CanCon 101

When the Canadian Screen Awards are announced each year (and before that the Geminis), there are always some people who wonder why their favourite Canadian show wasn’t nominated. Sometimes, well, it just didn’t make the cut, but some of those shows aren’t actually Canadian.   So here’s a primer on what makes a show Canadian both for funding and CRTC regulation and for the Academy of Canadian Cinema and Television (not actually completely the same thing).

Government-related or CRTC-mandated funding (e.g. Canada Media Fund, Independent Production Fund) and provincial or federal tax credits all rely on the Canadian Audio-Visual Certification Office (“CAVCO”) to determine eligibility. CAVCO has a set of rules that can be summed up generally as Canadian-owned, Canadian-controlled, 75% of the budget spent on Canadians and a minimum of 6 out of 10 key crew. Those key crew are director, writer (one of them must be Canadian), top two lead actors (one has to be Canadian), composer, editor and production designer. Director and writer are 2 points each so it adds up to 10 points.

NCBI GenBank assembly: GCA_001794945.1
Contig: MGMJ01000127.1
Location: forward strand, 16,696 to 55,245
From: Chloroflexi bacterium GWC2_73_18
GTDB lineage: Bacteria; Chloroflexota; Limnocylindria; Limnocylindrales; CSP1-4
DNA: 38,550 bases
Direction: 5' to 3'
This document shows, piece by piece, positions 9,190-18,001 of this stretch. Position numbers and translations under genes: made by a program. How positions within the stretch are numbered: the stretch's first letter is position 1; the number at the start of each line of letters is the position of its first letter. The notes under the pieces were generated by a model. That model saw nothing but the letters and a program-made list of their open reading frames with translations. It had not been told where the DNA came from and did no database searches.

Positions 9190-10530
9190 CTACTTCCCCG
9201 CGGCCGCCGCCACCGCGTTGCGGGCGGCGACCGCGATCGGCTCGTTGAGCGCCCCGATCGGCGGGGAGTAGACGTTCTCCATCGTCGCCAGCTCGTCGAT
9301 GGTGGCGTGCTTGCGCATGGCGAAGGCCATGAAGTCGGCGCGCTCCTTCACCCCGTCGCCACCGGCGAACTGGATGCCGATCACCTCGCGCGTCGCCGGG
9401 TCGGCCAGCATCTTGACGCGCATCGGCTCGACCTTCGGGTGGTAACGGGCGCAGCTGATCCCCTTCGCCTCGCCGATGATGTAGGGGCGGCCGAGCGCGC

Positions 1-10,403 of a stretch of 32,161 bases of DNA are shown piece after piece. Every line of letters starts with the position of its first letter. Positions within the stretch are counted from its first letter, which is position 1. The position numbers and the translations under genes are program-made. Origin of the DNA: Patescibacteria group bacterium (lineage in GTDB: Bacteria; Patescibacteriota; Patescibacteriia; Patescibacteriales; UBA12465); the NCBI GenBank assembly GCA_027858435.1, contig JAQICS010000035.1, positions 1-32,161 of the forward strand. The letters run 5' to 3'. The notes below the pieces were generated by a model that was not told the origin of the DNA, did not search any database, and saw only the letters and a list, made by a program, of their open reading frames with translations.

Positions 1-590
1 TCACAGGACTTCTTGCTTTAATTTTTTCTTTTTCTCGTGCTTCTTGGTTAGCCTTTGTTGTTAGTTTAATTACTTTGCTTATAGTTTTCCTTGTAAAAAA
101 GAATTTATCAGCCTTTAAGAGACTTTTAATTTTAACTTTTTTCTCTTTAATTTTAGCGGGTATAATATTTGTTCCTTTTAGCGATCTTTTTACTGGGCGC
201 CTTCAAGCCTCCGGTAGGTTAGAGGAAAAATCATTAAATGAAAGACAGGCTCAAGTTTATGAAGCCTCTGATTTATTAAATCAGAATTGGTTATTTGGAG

[To complicate matters a little bit more, the CRTC has its own certification process for programs that will qualify as Canadian for CRTC-purposes when broadcast. All CAVCO programs are Canadian for the CRTC but not all CRTC-certified programs are necessarily Canadian for CAVCO. Trust me – you don’t want me to go there.]

However, different funds have additional rules so a show could be minimally Canadian but not qualify for funding. For example, among other additional rules, the Independent Production Fund requires 8 out of 10 points and the Canada Media Fund requires 10 out of 10 points. These additional rules are to ensure that Canadian taxpayers and cable subscribers are funding truly Canadian shows.